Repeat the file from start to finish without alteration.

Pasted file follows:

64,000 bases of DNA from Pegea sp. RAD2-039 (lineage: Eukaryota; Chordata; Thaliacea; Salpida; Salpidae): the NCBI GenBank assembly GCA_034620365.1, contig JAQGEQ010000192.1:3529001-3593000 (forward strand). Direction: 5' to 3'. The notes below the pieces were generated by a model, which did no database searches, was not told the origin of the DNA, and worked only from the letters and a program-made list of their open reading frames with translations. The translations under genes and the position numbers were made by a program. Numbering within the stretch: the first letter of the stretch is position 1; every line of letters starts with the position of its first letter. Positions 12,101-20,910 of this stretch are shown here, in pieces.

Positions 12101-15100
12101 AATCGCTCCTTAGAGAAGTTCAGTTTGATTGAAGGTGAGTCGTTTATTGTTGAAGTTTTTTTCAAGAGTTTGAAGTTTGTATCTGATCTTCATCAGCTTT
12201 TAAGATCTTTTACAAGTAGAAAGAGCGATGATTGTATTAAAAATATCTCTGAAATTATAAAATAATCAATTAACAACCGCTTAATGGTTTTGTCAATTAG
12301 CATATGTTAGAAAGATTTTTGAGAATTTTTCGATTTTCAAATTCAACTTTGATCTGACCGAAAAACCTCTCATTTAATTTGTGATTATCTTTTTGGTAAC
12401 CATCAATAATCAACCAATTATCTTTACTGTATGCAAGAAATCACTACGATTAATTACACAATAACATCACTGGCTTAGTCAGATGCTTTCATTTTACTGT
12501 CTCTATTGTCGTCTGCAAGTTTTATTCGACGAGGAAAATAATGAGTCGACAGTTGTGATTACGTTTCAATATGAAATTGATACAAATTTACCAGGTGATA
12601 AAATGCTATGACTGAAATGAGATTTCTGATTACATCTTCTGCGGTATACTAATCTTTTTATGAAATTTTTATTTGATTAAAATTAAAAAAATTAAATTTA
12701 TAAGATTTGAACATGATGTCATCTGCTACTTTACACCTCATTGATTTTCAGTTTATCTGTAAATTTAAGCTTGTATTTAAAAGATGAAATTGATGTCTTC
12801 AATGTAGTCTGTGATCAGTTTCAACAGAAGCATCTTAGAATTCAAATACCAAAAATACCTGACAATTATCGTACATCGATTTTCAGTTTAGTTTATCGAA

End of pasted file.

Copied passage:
64,000 bases of DNA from Pegea sp. RAD2-039 (lineage: Eukaryota; Chordata; Thaliacea; Salpida; Salpidae): the NCBI GenBank assembly GCA_034620365.1, contig JAQGEQ010000192.1:3529001-3593000 (forward strand). Direction: 5' to 3'. The notes below the pieces were generated by a model, which did no database searches, was not told the origin of the DNA, and worked only from the letters and a program-made list of their open reading frames with translations. The translations under genes and the position numbers were made by a program. Numbering within the stretch: the first letter of the stretch is position 1; every line of letters starts with the position of its first letter. Positions 12,101-20,910 of this stretch are shown here, in pieces.

Positions 12101-15100
12101 AATCGCTCCTTAGAGAAGTTCAGTTTGATTGAAGGTGAGTCGTTTATTGTTGAAGTTTTTTTCAAGAGTTTGAAGTTTGTATCTGATCTTCATCAGCTTT
12201 TAAGATCTTTTACAAGTAGAAAGAGCGATGATTGTATTAAAAATATCTCTGAAATTATAAAATAATCAATTAACAACCGCTTAATGGTTTTGTCAATTAG
12301 CATATGTTAGAAAGATTTTTGAGAATTTTTCGATTTTCAAATTCAACTTTGATCTGACCGAAAAACCTCTCATTTAATTTGTGATTATCTTTTTGGTAAC
12401 CATCAATAATCAACCAATTATCTTTACTGTATGCAAGAAATCACTACGATTAATTACACAATAACATCACTGGCTTAGTCAGATGCTTTCATTTTACTGT
12501 CTCTATTGTCGTCTGCAAGTTTTATTCGACGAGGAAAATAATGAGTCGACAGTTGTGATTACGTTTCAATATGAAATTGATACAAATTTACCAGGTGATA
12601 AAATGCTATGACTGAAATGAGATTTCTGATTACATCTTCTGCGGTATACTAATCTTTTTATGAAATTTTTATTTGATTAAAATTAAAAAAATTAAATTTA
12701 TAAGATTTGAACATGATGTCATCTGCTACTTTACACCTCATTGATTTTCAGTTTATCTGTAAATTTAAGCTTGTATTTAAAAGATGAAATTGATGTCTTC
12801 AATGTAGTCTGTGATCAGTTTCAACAGAAGCATCTTAGAATTCAAATACCAAAAATACCTGACAATTATCGTACATCGATTTTCAGTTTAGTTTATCGAA